AUSTRALIA SHARES RESPONSIBILITY FOR ASYLUM SEEKERS’ DEATHS AT SEA
Australia cannot evade its share of the responsibility for yesterday’s tragic sinking of another asylum boat off Java, according to advocates from the Refugee Action Coalition. The boat is believed to have been carrying Afghan and Iranian refugees.
“Australia’s push for Indonesia to detain asylum seekers and to criminalize people smuggling directly leads to the kind of tragedy we’ve seen yet again today,” said Ian Rintoul, RAC spokesperson.
“There’s nothing inherently dangerous about the passage from Indonesia – if it’s in proper boats. If the government is worried about people losing their lives at sea, they should decriminalize people-smuggling so that the voyages can be planned in the open and seaworthy boats can come here without having to sneak into Australian waters in secret.”
“But the policy of detaining asylum seekers in Indonesia means asylum seekers risk imprisonment if they contact authorities if they are concerned about the seaworthiness of any boat. The fact that Australia impounds and destroys the vessels that bring asylum seekers here means boats used are more likely to be unseaworthy. The crossing from Indonesia is these boats’ last voyage.”
“This time we tragically have hundreds of people likely to be dead. No doubt we’ll hear a lot of hypocrisy from government and opposition about the tragedy of lost lives. They’ll say the sinking shows Australia has to deter people from undertaking boat trips. But talk of stopping the boats only makes the situation worse. It doesn’t matter how unsafe the boat is, refugees will try to get to Australia because that is often the only place where they can be safe.”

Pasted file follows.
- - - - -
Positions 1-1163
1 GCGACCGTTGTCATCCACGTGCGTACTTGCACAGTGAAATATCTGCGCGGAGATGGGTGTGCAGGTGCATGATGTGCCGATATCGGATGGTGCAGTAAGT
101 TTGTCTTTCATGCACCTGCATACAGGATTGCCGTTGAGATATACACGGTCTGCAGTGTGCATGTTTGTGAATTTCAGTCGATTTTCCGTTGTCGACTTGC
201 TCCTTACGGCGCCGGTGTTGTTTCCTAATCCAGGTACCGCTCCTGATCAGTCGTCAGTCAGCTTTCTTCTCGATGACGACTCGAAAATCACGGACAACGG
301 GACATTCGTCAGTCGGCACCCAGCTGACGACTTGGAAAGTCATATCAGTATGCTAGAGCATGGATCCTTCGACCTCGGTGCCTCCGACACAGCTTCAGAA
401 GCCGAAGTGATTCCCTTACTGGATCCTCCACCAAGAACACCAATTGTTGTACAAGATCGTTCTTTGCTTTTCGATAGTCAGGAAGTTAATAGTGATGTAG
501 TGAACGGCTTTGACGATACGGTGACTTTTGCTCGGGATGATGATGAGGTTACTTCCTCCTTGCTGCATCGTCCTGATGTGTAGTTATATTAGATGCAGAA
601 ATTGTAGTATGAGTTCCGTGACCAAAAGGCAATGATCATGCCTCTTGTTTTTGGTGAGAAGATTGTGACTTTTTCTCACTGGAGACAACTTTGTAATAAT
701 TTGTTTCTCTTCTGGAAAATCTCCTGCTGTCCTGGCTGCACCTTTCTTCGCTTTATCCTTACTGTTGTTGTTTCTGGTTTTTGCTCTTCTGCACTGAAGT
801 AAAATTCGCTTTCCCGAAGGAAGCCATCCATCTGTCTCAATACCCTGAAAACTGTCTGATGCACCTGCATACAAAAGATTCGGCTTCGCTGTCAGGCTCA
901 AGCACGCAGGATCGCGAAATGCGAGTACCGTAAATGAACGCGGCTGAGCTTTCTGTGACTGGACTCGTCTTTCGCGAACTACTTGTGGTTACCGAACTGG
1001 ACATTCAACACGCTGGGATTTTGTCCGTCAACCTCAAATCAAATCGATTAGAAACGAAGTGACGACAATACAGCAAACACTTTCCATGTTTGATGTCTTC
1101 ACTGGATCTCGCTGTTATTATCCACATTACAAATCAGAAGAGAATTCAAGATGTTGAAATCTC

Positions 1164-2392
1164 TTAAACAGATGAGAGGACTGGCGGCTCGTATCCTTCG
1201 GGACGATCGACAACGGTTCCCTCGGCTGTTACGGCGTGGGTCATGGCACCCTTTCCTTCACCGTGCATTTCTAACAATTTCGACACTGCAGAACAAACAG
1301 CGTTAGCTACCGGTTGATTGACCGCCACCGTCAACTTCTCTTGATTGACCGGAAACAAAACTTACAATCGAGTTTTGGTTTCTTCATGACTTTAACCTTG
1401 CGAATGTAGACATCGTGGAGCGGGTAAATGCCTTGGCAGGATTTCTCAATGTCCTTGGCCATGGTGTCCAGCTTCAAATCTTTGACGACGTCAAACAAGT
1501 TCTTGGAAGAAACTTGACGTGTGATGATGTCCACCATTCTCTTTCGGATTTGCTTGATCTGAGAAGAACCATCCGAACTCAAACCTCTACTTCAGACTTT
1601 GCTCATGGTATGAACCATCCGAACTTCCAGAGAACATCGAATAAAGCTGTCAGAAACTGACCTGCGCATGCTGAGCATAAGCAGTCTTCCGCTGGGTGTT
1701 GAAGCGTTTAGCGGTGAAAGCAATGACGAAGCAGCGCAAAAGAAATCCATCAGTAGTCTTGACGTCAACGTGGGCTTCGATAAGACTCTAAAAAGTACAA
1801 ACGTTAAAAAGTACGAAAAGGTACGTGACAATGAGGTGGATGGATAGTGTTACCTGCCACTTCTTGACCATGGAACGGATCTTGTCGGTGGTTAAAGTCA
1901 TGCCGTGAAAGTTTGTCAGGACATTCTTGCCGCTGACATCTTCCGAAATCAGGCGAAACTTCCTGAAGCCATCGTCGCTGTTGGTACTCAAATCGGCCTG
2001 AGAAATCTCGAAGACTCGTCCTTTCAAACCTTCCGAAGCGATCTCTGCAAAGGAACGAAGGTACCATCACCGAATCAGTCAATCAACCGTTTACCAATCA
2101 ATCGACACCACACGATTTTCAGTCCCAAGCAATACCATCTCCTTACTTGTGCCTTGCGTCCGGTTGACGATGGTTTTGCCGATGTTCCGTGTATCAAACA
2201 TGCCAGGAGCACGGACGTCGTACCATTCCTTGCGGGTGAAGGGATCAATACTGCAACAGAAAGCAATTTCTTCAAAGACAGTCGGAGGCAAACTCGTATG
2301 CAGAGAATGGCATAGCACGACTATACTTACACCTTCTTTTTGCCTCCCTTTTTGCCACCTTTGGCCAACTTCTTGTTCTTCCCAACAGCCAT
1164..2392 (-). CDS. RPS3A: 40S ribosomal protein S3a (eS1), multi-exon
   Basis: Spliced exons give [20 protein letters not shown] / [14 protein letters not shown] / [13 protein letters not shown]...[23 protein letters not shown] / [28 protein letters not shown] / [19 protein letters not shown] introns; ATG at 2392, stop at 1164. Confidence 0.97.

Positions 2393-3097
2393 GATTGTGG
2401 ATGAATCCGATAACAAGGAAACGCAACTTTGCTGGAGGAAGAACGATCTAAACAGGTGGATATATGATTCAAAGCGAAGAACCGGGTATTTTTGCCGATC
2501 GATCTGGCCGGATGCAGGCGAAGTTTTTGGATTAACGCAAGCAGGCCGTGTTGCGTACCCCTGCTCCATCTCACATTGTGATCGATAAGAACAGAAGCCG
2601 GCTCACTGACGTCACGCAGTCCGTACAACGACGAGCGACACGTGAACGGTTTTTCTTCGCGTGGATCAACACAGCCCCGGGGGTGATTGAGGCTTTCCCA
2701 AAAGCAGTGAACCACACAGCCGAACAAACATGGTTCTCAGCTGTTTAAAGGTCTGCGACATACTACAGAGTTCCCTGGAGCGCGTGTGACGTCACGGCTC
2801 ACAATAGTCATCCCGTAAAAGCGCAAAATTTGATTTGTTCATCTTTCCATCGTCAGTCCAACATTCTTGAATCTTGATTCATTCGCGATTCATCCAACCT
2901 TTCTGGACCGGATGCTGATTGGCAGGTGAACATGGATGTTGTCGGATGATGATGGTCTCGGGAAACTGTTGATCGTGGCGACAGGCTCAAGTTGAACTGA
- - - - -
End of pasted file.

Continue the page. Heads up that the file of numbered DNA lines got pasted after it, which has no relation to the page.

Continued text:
“According to reports earlier this year, there were 1462 civilian deaths in Afghanistan in the first half of 2011 alone – a 15% increase. May this year was the deadliest month of the war for civilians since 2007. It’s no surprise that people are willing to risk their lives on the trip to Australia.
“Sending people to Nauru or Malaysia will make no difference. People trying to escape war and persecution in Afghanistan or Iran are still going to try and come here because they have no other option. And any refugees who are prevented from coming to Australia by government policies will just undertake other dangerous journeys to Europe or America, with just as much risk to their lives.”
“Australia’s obligation is to welcome asylum seekers. We have resettled a minuscule number of refugees from our region.”
“If the government and opposition really had a concern for asylum seekers’ lives they would institute the humane refugee policy Australia has needed for so long. They’d massively increase our refugee intake from the region, they’d end mandatory detention, decriminalize people-smuggling, remove offshore processing as a policy option, and process and resettle refugees from Indonesia.”
More information: Ian Rintoul, 0417 275 713